Mexican Village Strewn With Evidence of Deadly Clash
The police and soldiers were gone from this Indian village on Thursday, and dozens of men in Zapatista rebel uniforms patrolled the town’s square, some with assault rifles.
The evidence of the clash between the army and rebels Wednesday was everywhere--smashed desks in the farm hall, the ransacked interior of the town store, an ample smearing of blood on the concrete floor of the health clinic.
No women or children could be seen here Thursday.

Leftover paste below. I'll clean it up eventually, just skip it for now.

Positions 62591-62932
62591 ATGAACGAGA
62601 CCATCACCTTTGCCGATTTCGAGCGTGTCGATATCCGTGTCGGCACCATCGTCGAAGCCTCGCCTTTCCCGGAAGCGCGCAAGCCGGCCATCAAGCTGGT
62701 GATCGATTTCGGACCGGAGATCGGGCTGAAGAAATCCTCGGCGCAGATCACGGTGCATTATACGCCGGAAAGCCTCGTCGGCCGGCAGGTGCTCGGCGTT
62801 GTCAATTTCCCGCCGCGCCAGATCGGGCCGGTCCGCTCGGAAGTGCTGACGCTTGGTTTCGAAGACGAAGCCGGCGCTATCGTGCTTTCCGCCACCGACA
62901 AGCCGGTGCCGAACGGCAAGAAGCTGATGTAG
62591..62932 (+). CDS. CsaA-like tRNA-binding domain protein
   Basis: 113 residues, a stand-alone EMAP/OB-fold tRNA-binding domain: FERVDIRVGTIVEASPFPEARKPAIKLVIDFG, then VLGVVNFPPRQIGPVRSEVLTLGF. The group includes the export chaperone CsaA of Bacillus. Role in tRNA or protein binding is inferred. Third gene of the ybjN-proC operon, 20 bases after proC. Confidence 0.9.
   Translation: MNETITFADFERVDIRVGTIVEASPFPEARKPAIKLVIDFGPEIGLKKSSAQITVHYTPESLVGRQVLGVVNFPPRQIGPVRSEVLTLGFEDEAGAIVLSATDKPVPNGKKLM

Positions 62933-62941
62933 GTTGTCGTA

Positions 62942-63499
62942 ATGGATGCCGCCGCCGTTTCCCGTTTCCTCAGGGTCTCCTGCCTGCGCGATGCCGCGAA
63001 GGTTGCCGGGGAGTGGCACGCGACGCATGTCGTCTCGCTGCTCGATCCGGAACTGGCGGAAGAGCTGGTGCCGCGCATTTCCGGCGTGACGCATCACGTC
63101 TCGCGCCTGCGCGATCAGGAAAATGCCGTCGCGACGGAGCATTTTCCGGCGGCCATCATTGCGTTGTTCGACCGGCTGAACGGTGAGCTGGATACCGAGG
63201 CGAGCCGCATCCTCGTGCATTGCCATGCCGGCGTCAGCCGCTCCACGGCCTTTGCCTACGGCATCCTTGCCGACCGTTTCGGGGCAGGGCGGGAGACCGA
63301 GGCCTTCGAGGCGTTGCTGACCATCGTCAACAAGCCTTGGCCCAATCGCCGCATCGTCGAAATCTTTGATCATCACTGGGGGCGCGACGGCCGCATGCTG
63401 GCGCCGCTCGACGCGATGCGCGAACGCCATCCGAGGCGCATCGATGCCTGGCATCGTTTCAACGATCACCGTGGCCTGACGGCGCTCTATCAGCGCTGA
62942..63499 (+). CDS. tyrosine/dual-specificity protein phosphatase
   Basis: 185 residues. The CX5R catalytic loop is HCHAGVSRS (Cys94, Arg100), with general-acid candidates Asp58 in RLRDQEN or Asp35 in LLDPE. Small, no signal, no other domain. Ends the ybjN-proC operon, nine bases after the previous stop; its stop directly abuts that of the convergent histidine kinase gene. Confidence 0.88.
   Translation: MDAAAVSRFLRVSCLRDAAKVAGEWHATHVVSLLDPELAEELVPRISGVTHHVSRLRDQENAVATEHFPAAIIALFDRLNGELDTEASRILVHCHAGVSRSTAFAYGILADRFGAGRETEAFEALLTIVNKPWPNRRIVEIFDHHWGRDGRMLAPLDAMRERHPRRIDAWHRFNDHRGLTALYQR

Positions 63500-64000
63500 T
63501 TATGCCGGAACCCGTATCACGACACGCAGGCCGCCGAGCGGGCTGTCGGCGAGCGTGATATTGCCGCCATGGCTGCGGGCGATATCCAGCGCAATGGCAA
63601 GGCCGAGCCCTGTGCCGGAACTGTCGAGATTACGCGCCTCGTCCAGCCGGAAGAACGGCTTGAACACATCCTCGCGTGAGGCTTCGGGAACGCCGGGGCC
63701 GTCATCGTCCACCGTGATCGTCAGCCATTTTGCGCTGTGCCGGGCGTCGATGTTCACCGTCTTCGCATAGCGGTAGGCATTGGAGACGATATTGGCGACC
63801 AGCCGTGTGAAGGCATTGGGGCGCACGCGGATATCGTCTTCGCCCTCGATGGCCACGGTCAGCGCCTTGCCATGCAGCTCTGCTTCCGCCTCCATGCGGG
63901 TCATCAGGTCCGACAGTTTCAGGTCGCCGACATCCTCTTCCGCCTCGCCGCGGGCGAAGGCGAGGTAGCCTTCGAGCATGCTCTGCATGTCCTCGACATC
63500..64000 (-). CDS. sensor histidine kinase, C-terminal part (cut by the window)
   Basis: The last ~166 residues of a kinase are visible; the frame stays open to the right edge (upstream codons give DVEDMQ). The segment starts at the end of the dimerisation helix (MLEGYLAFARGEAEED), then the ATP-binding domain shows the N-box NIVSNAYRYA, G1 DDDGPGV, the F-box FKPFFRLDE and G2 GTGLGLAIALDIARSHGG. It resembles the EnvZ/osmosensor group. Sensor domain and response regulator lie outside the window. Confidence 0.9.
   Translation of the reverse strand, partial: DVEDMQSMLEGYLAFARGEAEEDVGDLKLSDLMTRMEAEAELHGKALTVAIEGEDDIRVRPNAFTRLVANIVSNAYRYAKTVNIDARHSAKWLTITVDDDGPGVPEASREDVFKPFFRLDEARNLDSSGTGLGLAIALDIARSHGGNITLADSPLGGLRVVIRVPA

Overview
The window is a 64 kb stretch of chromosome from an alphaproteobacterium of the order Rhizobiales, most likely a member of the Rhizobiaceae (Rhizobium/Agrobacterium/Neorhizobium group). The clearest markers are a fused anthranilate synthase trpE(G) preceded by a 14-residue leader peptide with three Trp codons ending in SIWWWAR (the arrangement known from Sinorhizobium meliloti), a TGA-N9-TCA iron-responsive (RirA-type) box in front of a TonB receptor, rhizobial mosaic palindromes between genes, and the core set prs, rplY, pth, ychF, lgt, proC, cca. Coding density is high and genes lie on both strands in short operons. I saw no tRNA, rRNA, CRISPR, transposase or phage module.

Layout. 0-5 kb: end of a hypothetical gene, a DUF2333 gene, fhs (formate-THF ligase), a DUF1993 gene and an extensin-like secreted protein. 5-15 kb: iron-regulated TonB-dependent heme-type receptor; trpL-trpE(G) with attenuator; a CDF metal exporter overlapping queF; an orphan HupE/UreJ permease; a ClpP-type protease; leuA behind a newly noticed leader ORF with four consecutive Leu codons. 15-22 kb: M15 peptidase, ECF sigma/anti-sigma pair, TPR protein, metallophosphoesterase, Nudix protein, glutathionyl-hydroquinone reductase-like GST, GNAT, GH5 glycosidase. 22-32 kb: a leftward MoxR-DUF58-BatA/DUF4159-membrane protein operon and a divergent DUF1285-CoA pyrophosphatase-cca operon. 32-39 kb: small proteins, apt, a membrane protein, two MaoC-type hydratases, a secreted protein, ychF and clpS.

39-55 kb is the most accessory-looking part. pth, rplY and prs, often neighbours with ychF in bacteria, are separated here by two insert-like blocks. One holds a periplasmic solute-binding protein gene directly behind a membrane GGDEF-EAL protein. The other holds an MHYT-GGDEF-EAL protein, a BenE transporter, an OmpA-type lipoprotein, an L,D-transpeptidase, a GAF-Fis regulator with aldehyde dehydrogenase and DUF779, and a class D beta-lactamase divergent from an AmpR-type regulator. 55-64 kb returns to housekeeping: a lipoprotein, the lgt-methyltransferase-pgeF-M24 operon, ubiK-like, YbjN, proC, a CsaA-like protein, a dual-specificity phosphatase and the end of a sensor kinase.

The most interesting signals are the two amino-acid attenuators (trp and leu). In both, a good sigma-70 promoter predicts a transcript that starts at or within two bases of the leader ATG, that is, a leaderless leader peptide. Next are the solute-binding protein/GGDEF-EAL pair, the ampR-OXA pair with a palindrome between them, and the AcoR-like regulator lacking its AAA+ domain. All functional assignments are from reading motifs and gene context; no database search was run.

Although the government has said its troops were fired upon as they entered the village, residents said Thursday that the army rolled in shooting tear gas and mortars, and that residents responded with gunfire only then.
Nine people--including one police officer--were killed, up to nine were injured and 56 were arrested before the troops withdrew. It was among the deadliest clashes in Chiapas state since the rebels’ January 1994 uprising for Indian rights and greater democracy.
Wednesday’s clash appears to have been the first direct confrontation between government forces and Zapatista rebels in years. Some analysts said it could signal a new willingness on the part of the government to use force to crush rebel support.